(4) Look at the parade waveform and see if the color I’m working on has big “arms” or not. If it doesn’t, go back to step 3 and try subtracting and adding other colors. If it does have big arms, and it lands on the right vector on the vectorscope, move on to the next channel and repeat.
(5) Do the channels still fall along their vectors on the vectorscope? Tweaking one color channel affects all the others, so if I change one I frequently have to go back and tweak the others. If the colors line up on the vectorscope, move on. If not, go back to step (2) and try to place each color in its vector without sacrificing the “arms” on the waveform.
(6) Repeat endlessly until done.
Adding and subtracting color signals from a color does two things: it affects where that color falls on a vectorscope, which shows color accuracy; and it affects color separation, making sure that each color channel is pure when viewed on its own. The vectorscope shows color accuracy, while the parade waveform shows color separation.
Back at the beginning of this article I mentioned that this journey started as an experiment to determine whether the RED ONE M and RED ONE MX sensors shared the same color filters. Here are some waveform/vectorscope images from Color that show the results of the tests. Remember that I didn’t tamper with these images in any way, using white balance presets in both cameras, so the images are not perfectly white balanced. This reveals itself in two ways:
(1) When white balanced the center of the vectorscope will show a tight white dot. In these images you’ll notice that the center of the vectorscope is not a tight white dot and that the chart doesn’t always look perfectly accurate. The direction of the white dot tells you what the color bias is, so if the dot is skewed toward blue then expect the chart to look blue.
(2) When the white dot is skewed that means the overall vectorscope pattern is skewed in the same direction. This does not change its shape. Compare the shapes of the vectorscope patterns, not where they fall on the scope.
(3) Same with the waveforms: they won’t match perfectly due to the different white balances, but you’ll be able to see where the “arms” fall and that tells you a lot about color purity.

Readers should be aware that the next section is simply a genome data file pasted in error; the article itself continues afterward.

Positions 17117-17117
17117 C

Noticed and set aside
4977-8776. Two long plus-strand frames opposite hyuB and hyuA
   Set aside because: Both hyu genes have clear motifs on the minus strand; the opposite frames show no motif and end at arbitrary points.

All of these tests were shot with the cameras set at ASA 400.
M sensor, daylight, RedColor. White balance is a little on the cyan side.
MX sensor, daylight, RedColor. White balance is cyan-blue, but the basic shape of the vectorscope matches the M sensor. Notice how tight the dots are on the MX sensor, which shows that it displays considerably less chroma noise than the M sensor.
M sensor, tungsten, RedColor. White balance is a little cyan.
MX sensor, tungsten, RedColor. White balance is a little cyan. Once again the shapes are roughly the same, including the way the dots smear on the blue-yellow axis. We saw that earlier in the experiment where I subtracted green from the blue channel.
Based on this comparison my best guess is that RED is using the same colorimetry in both cameras, and the only significant difference between the two is that the MX sensor is much, much, much quieter than the M.
I’ve learned a lot from this process. Specifically, I learned that what I thought was a RED-specific flaw is actually representative of what every camera manufacturer has to deal with in one way or the other. While the RED’s path has been fraught with growing pains, those pains have allowed us to see inside a process that is normally hidden from view. One thing is for sure: from a color and noise perspective the RED ONE is finally a mature camera.
Thanks to Adam WIlt and Meets the Eye Productions for their help in shooting the tests used in this article. Thanks also to Gary Adcock and Bill Hogan for spot-checking this article and David Corley and Michael Wiegand of DSC Labs for their insights.
Disclosure: DSC Labs sends me free charts for my tests and so far hasn’t asked for any back.
Art Adams is a DP who makes frequent trips to the heart of the matrix. His website is at www.artadams.net.